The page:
Orchid growers put down roots in Titirangi tree house
Ice cream and photography were the unlikely stepping stones that led a couple to a house among the trees and into the exotic-flower business.
Words: Jane Warwick Photos: Duncan Innes Production: Janice Kumar-Ward
First published in issue #51 September/October 2013 NZ Life & Leisure
Janice Aagaard’s father had become so estranged from his Danish roots that the only word he knew in that language was kartoffel: potato.
That could well have been a portent because in a way it was the potato that was instrumental in how Janice’s life has turned out. That, and orchids.
Orchids were once the fancy of the rich. They were considered by some to be ugly, their frilly lips grotesque, while others saw them as an exquisite kiss. But, either way, they were made desirable by their exclusiveness as, outside their natural environments in such remote places as the slopes of South American mountains and Asian jungles, they were hard to propagate, despite having pods holding up to 500,000 seeds.
That something so apparently fecund should be so unproductive was a wonder to Professor Lewis Knudson, Emeritus Professor of Botany at Cornell University. He ascertained that orchids had no inherent food supply so he used them in his experiments to pinpoint which nutrients were necessary for the growth of green plants.
He developed a technique where seeds were artificially germinated and the new plants grown in sterile, closed flasks. He revolutionized orchid breeding by discovering a simple and almost foolproof way of producing new hybrids in large numbers.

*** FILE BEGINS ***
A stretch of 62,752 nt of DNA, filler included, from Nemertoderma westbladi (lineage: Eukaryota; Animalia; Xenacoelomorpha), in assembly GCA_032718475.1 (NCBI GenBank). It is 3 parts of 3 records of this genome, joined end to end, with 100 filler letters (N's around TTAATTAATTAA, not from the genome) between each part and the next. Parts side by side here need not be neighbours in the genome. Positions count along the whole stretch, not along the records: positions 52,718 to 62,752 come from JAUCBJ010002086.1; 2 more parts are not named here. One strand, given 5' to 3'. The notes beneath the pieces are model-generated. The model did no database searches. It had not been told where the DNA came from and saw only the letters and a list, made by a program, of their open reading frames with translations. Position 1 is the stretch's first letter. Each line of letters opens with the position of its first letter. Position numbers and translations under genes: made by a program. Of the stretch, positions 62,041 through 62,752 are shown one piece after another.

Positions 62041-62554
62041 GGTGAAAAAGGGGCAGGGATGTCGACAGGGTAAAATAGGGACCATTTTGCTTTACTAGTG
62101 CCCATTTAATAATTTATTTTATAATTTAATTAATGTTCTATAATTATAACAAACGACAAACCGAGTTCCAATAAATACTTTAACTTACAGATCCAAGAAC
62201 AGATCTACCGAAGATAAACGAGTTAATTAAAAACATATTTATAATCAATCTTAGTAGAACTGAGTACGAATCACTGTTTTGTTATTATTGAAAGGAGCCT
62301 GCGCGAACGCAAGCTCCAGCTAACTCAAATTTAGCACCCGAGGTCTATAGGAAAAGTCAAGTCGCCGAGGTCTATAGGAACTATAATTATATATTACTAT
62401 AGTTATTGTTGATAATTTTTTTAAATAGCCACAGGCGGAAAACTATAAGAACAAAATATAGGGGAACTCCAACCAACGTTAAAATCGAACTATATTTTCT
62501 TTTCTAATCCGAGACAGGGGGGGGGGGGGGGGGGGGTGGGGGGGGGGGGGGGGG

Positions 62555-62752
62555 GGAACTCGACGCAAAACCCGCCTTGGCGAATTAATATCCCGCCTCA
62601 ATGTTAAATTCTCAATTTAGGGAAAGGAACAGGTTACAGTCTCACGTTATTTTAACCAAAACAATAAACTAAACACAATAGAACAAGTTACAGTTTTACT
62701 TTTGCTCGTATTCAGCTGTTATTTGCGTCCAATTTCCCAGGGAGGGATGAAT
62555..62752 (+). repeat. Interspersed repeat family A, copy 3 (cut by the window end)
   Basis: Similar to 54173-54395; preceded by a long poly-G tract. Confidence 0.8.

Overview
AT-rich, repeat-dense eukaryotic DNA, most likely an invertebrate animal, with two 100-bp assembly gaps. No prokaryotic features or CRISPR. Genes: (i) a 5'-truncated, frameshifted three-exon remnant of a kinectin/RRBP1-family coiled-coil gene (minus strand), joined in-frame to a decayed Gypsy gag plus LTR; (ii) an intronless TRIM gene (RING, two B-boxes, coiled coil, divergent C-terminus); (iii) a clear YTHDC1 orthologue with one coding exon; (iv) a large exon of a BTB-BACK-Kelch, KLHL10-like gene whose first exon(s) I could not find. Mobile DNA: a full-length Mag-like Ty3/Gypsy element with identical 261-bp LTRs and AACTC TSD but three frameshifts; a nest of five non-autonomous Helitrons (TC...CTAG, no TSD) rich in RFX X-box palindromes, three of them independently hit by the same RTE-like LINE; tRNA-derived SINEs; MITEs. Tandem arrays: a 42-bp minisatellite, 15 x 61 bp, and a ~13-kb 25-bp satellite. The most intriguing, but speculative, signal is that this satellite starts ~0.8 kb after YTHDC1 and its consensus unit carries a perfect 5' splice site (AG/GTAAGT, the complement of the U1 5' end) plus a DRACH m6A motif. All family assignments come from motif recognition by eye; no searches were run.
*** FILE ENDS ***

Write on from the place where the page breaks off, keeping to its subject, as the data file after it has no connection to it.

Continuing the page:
One of the main nutrients in this ground-breaking development was a dextrose broth, often made from potato (or kartoffel as Papa Aagaard would have said).
This was, of course, before Janice was even born but it was just one of the curious connections that can be found in most people’s stories. The orchids were waiting in the future but in the meantime there were more fortuitous events.
Janice’s parents owned the Snowflake ice cream factory in Papatoetoe in Auckland and there came a time when they needed a new ice cream machine. Although the Aagaards had lost close contact with Denmark, they were fiercely proud of their Danish ancestry and when Mr Aagaard found there was an ice cream machine he could source from Denmark, he did so.
The owner of the machine’s manufacturing plant picked up on the Danish name – small wonder – and discovered the broken link with Denmark, did some research and came up with some cousins for Janice and her family to reconnect with.